Students reported that the game-like nature of Team Up! was fun to use and that the in-class group worked allowed them to get to know their fellow students and acquire a deeper understanding of the course material. When Team Up! was combined with real-world cases, students stated that they could see how knowledge was applied. Instructors reported that they were able to introduce active learning into their courses in a time-efficient way. Dr. Neumann has make Team Up! free for students and instructors to use. As a result, even though the tool was in a developmental stage during the 2019-19 academic year, the 6,300 students who used Team Up! collectively saved over $250,000 CDN because they did not have to purchase a clicker or pay a license for commercial software (based on a $40 clicker/license fee). The broad exposure of Team Up! across the University has prompted leaders in U of T’s instructional technology community to explore new models to support the scale up of Team Up! across the University and to other institutions.


Brown, P.C., Roediger III, H.L., & McDaniel, M.A. (2014). Making it stick: The science of successful learning. The Belknap Press, London.

Epstein, M.I., Lazarus, A.D., Calvano, T.B., Matthews, K.A., Hendel, R.A., Epstein, B., & Brosvic, G.M. (2002). Immediate feedback assessment technique promotes learning and corrects inaccurate first responses. The Psychological Record, 52, 187-201.

Freeman, S., Eddy, S.L., McDonough, M., Smith, M.K., Okoroafor, N., Jordt, H., & Wenderoth, M.P. (2014). Active learning increases student performance in science, engineering, and mathematics. In proceedings of the National Academy of Sciences, (111)23, 8410-841

Hake, R.R. (1998). Interactive-engagement versus traditional methods: A six-thousand-student survey of mechanics test data for introductory physics courses. American Journal of Physics 66, 64-74.•Mazur, E. (1997). Peer Instruction: A User’s Manual. Prentice-Hall: Toronto.

Michaelsen, L. K. (2004). Appendix A – Frequently asked questions about team-based learning and Appendix E – Speeding up team development with immediate feedback. In L.K. Michaelsen, K.A. Baulman, & L.D. Fink (Eds.), Team-based learning: A transformative use of small groups in college teaching. Sterling, VA: Stylus.

Wood, W.B. (2004). Clickers: A teaching gimmick that works. Developmental Cell, 7, 796-798.


Headshot of Michelle French

Over the past 20 years, Michelle has taught courses at the University of Toronto in the life sciences and scientific communication. She holds a BSc and an MSc from the University of Toronto (U of T) and a PhD in physiology from Western University. Her post-doctoral studies were conducted at WEHI in Melbourne and at the Hospital for Sick Children in Toronto. She is the recipient of ten teaching awards, including a 2017 U of T President’s Teaching Award.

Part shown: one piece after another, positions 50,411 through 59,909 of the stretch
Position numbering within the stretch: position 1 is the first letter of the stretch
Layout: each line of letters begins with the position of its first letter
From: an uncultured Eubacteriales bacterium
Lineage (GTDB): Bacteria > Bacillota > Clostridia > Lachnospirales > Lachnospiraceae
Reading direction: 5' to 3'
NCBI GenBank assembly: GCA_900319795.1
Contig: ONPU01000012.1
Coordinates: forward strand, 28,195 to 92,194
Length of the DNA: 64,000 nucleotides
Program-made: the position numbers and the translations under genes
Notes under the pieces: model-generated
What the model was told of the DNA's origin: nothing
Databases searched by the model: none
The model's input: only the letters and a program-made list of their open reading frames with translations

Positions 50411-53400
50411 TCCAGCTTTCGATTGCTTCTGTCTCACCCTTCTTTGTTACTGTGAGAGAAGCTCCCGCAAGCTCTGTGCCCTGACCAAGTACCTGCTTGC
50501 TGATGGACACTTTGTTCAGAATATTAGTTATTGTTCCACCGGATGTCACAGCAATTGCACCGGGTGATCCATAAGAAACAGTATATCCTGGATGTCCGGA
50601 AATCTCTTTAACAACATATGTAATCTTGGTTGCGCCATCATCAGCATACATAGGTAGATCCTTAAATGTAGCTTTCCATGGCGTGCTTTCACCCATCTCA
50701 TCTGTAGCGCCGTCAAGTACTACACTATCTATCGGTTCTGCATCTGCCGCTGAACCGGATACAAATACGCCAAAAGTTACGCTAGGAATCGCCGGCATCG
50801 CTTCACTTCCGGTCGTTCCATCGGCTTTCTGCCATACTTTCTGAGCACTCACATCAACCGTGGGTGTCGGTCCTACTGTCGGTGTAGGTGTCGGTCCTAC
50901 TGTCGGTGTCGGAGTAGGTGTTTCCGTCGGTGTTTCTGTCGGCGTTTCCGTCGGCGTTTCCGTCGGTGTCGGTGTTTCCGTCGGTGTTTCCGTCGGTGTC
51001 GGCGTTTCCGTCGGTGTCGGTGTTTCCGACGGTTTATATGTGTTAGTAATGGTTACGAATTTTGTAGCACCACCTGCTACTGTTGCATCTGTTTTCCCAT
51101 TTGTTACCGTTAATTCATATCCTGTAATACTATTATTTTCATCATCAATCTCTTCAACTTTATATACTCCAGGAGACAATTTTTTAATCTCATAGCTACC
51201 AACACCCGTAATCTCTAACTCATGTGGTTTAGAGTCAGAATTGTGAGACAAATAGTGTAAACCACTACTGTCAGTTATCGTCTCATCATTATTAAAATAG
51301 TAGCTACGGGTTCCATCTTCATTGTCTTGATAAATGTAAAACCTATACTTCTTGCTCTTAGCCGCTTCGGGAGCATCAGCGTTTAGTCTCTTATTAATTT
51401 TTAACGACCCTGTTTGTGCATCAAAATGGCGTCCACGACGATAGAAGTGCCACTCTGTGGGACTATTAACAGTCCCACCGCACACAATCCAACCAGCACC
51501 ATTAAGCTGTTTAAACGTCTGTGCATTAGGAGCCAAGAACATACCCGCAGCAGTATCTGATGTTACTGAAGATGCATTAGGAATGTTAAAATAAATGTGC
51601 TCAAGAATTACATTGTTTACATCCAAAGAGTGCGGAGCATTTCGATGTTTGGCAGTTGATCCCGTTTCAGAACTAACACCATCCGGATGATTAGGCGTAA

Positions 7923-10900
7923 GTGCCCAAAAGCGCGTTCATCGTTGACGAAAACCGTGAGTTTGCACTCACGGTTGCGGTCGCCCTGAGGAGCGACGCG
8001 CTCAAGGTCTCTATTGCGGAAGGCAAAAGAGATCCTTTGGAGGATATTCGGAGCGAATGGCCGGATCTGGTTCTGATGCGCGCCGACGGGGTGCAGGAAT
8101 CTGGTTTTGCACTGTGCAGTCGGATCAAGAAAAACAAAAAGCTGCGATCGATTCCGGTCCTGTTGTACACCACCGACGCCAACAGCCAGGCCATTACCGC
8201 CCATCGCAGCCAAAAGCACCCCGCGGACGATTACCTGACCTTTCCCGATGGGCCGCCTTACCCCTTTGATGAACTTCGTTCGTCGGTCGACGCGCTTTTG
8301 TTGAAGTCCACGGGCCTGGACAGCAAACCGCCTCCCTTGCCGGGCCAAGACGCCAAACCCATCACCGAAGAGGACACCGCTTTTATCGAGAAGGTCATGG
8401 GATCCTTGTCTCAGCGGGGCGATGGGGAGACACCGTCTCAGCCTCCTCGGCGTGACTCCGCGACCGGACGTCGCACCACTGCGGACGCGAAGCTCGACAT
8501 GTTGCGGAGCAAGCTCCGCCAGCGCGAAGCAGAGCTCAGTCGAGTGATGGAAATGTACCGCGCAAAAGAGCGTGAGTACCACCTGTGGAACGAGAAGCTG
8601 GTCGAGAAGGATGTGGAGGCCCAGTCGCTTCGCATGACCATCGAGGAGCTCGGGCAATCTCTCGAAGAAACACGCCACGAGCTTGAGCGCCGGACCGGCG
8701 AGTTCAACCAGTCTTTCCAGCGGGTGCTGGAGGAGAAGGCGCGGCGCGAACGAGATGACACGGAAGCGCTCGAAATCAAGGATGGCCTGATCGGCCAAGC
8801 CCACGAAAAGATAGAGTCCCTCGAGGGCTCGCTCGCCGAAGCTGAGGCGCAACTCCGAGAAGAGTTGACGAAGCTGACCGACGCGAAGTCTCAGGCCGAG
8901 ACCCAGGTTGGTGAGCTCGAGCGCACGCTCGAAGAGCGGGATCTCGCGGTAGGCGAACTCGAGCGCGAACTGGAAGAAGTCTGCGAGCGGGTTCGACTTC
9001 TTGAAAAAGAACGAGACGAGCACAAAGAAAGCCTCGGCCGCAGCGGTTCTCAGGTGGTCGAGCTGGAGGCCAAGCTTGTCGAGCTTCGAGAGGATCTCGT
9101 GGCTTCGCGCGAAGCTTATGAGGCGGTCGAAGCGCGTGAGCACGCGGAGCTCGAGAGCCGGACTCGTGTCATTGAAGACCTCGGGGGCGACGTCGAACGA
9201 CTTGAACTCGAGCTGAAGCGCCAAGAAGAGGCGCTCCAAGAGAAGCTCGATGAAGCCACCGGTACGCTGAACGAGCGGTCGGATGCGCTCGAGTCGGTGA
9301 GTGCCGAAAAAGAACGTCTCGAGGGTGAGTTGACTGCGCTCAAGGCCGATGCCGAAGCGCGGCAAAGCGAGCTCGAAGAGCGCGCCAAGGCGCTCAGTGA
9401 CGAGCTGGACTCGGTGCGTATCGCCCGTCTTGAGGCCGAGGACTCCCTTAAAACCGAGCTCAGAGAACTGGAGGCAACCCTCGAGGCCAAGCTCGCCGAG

Michelle is an Associate Professor in the Teaching Stream and Vice Chair Academic (Undergraduate) in the Department of Physiology. As Vice Chair she oversees U of T’s Programs of Study in Physiology. She was recently appointed to be Special Adviser to the Dean on Innovation in Undergraduate Education in the Faculty of Medicine, a newly established position. Michelle also teaches undergraduate courses in physiology and research to classes ranging from 30 to 1000 students. In these classes, she strives to incorporate innovative teaching practices and tools to enhance student engagement and learning.


Headshot of Melody Neumann

Melody Neumann is the creator of Team Up!, and has taught large introductory biolgoy classes for three years. She has expertise in creating lecture videos for a second year online course and a partly-flipped course. She has a great deal of experience in designing and implementing in-class learning activities in fully online and blended classes. As well, she has expertise in creating animations that highlight key concepts.

Headshot of Franco Taverna

Franco Taverna has extensive experience with innovation in teaching large introductory classes using technology to enhance student engagement. He has used online teaching tools including webinar software and Team Up! to promote an active learning environment. He has expertise in statistical analysis of very large data sets and in designing survey questions. He has received grants for the development of online courses and a neuroscience concept inventory.



Ontario Consortium of Biology Educators (Neumann, French, Taverna)
Online Teaching and Learning Community (Neumann, French, Taverna)
E-campus Ontario (Neumann and Taverna)
President’s Teaching Academy, University of Toronto (French)